|Elective C-Sections: Doctors Debate Risks Versus Planning|
Eleven years ago this July, two doctors in Italy described a new "phenomenon" in a letter to American Journal of Obstetrics & Gynecology. A recent law allowed pregnant women "the choice of the route of delivery"—and a small number were actually opting for C-section. The journal called it "a new ethical and clinical dilemma."
"There is no direct evidence comparing cesarean delivery on maternal request to planned vaginal delivery," says the National Institutes of Health's 2006 consensus statement. After all these years, doctors are left with "more research is needed." The NIH statement does recommend that certain women not get elective C-sections, including those "desiring several children" (because of an increased risk for placental complications with future C-sections) and those less than 39 weeks pregnant "or without verification of lung maturity." But it also says, "After thorough discussion and review, cesarean delivery on maternal request may be a reasonable alternative ...."
We live in a democratic country where freedom of speech, religion and choice are important. With that said, why doesn't the mother have the autonomy to decide her own medical treatment? With the use of modern technology we have reached the point where the cesarean delivery is equally as safe for the mother and baby, if not safer, than a vaginal delivery.
Cesarean delivery by maternal request (CDMR) occurs for multiple reasons. They include the fear of experiencing a vaginal birth, uncertainty of the timing of delivery, being successful with the endeavor, safety to the baby, fear of the unknown or loss of control of one's body in labor. Another strong argument is prevention of pelvic floor damage, which may cause stress urinary-incontinence, pelvic-organ prolapse and anal incontinence.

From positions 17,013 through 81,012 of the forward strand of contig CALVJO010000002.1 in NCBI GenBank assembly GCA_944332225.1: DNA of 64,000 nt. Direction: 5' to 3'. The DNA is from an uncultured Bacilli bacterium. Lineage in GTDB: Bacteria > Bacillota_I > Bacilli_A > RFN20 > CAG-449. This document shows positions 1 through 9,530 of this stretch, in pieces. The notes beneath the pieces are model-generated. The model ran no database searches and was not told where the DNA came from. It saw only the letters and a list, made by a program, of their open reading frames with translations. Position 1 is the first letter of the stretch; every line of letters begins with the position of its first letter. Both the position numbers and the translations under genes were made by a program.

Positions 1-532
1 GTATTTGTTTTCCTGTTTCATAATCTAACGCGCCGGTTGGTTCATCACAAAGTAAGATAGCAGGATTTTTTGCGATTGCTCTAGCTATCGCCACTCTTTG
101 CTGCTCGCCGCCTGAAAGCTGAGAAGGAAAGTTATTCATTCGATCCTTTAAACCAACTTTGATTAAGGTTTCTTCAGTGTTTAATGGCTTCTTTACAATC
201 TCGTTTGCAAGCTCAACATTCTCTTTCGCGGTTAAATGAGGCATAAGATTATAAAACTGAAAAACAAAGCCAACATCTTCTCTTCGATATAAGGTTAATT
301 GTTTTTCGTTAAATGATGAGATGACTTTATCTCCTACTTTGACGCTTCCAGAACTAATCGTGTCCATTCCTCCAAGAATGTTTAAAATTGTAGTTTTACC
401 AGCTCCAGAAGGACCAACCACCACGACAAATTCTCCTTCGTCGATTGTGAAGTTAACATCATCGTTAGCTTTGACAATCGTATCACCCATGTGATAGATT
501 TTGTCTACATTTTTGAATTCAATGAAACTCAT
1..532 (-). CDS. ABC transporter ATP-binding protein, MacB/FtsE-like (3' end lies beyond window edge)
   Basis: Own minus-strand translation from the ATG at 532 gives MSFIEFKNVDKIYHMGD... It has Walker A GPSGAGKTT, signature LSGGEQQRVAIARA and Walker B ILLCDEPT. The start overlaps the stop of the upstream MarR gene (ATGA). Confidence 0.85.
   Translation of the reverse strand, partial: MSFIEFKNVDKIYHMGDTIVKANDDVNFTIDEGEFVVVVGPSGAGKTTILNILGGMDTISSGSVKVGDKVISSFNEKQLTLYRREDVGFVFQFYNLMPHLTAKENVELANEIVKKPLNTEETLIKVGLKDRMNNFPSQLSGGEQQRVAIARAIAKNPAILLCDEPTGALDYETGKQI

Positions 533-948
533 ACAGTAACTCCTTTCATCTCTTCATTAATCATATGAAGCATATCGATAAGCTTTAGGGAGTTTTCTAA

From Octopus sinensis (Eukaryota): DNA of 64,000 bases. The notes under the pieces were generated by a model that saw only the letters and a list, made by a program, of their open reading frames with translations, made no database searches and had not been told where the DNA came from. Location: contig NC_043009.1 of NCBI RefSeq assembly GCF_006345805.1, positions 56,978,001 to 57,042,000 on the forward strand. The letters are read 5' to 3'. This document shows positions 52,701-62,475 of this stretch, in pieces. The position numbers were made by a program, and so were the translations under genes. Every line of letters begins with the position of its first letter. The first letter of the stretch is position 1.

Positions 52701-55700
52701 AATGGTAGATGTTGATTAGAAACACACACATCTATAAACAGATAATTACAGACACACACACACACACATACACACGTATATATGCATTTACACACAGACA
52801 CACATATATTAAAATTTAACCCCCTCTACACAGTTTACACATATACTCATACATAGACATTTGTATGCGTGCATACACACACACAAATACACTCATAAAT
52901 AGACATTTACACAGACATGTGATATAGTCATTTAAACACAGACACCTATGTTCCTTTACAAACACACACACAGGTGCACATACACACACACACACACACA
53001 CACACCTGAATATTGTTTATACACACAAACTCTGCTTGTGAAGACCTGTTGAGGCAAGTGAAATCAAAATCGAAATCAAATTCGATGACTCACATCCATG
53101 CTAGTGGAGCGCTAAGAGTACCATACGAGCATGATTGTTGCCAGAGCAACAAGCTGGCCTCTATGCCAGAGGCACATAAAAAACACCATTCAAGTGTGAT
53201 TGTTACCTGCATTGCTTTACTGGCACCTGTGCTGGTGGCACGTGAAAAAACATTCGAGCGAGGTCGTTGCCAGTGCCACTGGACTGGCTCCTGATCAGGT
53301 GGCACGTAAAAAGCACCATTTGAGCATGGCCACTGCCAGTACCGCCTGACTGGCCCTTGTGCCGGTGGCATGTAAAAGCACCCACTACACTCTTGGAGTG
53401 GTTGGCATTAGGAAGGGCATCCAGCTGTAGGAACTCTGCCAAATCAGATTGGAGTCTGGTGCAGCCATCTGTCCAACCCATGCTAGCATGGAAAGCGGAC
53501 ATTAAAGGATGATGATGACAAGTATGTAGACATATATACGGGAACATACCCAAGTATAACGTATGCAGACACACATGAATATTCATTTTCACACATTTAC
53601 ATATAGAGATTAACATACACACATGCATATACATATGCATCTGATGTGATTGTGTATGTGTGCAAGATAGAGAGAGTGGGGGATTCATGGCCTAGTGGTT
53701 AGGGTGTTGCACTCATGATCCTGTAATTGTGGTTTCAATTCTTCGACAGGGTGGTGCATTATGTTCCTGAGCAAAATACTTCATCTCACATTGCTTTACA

Finally, a potentially more persuasive argument is based on the fear of injury to the baby. There's a higher risk with complicated vaginal delivery and unplanned cesarean section than with cesarean delivery by maternal request for things including intrapartum death, cerebral palsy, birth injuries, neonatal infection and stillbirth at term before the onset of labor. In light of these uncommon but devastating outcomes, CDMR are not necessarily riskier than vaginal deliveries.
Elective cesarean delivery is becoming increasingly popular. Use of CDMR by celebrities has certainly increased its notoriety. CDMR allows women to choose the birth date as well as avoid the uncertainty of labor and delivery, so why not just give women the choice? I believe the potential risks of this particular elective surgery preclude us from offering it to all women.
Despite one goal of Healthy People 2010 being a 15 percent primary cesarean rate, cesarean delivery in the U.S. reached its highest level yet in 2006, of 31.1 percent. Cesarean deliveries have been associated with higher risks of maternal hemorrhage, infection, and even death. Additionally, neonates delivered via cesarean appear to experience higher rates of respiratory complications and possibly death. Further, there are risks from a cesarean delivery for both maternal and neonatal outcomes in future pregnancies, including intrauterine fetal demise, uterine rupture, and placenta previa and accreta.
to offer an elective procedure that may lead to increased maternal and neonatal mortality in current and future pregnancies with unclear benefits is medically and ethically questionable.
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written by Sherah , October 03, 2011
In the US a women is given the right to choose whether or not she would like to have a child, or have an abortion. But when a women choose the Right to Life option, she loses her right to choose her medical options as to surgery. If a C-section can be performed in an emergency, one should medically be safe to be performed electively. All these statements regarding infection and deaths to the mother were all based on C sections performed, not just electively but also Emergency C Sections, correct? So if a women is scared she may have to have a C Section after being subjected through hours and hours of vaginal labor, why not allow her the right to choose the C Section in the first place. She has the right to refuse medical care, so she should also have the right to CHOOSE what care she receives.